News

Langley couple suddenly losing cliffside property to erosion

A massive hole now occupies what used to be Langley residents Roy and Rosalie Ballinger’s back yard. They began losing ground about a week ago and have lost up to 90 feet of property. An underground spring may be responsible. - Photo courtesy of Eric Brooks
A massive hole now occupies what used to be Langley residents Roy and Rosalie Ballinger’s back yard. They began losing ground about a week ago and have lost up to 90 feet of property. An underground spring may be responsible.
— image credit: Photo courtesy of Eric Brooks

A Langley husband and wife made national headlines this week when their back yard began to collapse down a 150-foot cliff.

Although losing high-bank property to erosion is a common occurrence on Whidbey Island, the circumstances involving Roy and Rosalie Ballinger’s home on Douglas Street is more than unusual.

Rather than losing property inch-by-inch over a long period of time, they have lost about 90 feet in about a week, according to some estimates, and several buildings are under threat of being lost.

As of Friday morning, South Whidbey Fire/EMS Assistant Chief Paul Busch said the process has slowed but is still ongoing.

“It’s continuing to slough off,” Busch said. “It really is a tragedy for these people.”

Attempts to reach the Ballingers Friday for this story were unsuccessful.

It’s believed the culprit is an underground spring or geyser that, for some unknown reason, changed direction and is now eating away at the yard’s foundations. Large amounts of rain could also be responsible.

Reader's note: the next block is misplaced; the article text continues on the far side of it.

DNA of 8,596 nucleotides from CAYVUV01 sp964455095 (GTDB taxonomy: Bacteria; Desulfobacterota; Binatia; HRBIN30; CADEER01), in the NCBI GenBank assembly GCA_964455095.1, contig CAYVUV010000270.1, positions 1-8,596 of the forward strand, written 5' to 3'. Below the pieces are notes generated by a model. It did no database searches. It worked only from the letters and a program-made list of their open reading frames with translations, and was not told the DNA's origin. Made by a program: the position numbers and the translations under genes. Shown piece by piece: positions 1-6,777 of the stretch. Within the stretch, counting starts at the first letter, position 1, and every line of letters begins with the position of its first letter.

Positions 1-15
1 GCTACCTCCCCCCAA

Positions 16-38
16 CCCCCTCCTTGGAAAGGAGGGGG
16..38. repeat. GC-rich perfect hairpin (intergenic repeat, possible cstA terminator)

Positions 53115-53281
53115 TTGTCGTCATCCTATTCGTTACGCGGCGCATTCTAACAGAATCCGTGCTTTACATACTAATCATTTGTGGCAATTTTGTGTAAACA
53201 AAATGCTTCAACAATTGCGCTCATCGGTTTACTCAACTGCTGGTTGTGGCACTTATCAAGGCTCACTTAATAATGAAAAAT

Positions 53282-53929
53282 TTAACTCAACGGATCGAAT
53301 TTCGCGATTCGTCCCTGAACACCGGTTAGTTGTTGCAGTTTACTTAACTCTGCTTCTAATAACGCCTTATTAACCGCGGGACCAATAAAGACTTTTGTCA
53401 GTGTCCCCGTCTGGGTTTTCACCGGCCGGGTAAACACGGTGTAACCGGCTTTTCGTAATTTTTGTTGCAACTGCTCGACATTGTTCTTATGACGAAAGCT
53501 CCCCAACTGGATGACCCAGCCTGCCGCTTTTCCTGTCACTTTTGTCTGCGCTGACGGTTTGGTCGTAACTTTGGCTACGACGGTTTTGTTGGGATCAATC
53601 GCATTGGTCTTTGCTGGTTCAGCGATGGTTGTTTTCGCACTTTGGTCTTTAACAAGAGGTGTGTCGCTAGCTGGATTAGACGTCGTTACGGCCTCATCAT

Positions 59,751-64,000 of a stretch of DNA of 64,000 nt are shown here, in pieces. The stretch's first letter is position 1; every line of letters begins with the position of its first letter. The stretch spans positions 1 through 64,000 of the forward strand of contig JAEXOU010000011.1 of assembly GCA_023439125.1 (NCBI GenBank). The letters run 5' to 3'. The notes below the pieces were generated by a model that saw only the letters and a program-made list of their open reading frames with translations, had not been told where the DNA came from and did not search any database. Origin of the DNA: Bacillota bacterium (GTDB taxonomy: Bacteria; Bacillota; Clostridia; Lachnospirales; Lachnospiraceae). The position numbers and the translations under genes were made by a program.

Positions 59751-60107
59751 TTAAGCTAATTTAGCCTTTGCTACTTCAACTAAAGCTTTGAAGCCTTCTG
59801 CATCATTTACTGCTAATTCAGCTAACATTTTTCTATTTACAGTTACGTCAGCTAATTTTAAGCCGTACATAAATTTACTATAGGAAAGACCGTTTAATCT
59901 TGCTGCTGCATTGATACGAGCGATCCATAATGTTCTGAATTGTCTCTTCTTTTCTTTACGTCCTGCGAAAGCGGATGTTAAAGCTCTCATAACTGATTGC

So much property has fallen away that Roy’s two-story workshop is now threatened. The massive hole has already claimed an ancient yew tree and the couple’s greenhouse is teetering on the precipice.

A sunken propane tank is also feared to be in danger. The gas was shut off Wednesday but the gas company could not get close enough to safely pump it out, said Mike Cotton, deputy chief for South Whidbey Fire/EMS

“It’s in line to go ... but it was not safe to recover it,” Cotton said. “We’re watching that very, very closely.”

Although the Ballingers’ home is believed to be safe, family and friends have helped to empty the workshop in case it’s lost. The contents are being housed in a storage container until it’s more certain what will happen.

“Right now, they’re just hoping for the best,” said Eric Brooks, deputy director of Island County Emergency Management.

He did confirm, however, that the Ballingers hired a geotechnical engineer and the property was examined Thursday in an attempt to find out just what’s happening and see if anything can be done.

At the time of the interview, Brooks said he had not been apprised of the findings or if any plan had been developed.

If nothing can be done, and the situation continues to deteriorate, the Ballingers’ property could be condemned but he was not aware of any such decision having been made as of Friday noon.


 

Community Events, April 2014

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